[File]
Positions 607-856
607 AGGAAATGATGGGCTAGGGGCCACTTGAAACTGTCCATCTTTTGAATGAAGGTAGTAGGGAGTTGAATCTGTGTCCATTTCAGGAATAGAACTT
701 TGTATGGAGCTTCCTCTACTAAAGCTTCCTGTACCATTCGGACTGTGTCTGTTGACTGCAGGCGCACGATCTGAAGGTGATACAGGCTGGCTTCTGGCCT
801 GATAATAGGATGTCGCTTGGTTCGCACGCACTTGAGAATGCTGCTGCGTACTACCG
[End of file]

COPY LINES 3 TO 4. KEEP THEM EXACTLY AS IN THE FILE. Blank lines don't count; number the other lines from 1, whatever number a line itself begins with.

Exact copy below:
701 TGTATGGAGCTTCCTCTACTAAAGCTTCCTGTACCATTCGGACTGTGTCTGTTGACTGCAGGCGCACGATCTGAAGGTGATACAGGCTGGCTTCTGGCCT
801 GATAATAGGATGTCGCTTGGTTCGCACGCACTTGAGAATGCTGCTGCGTACTACCG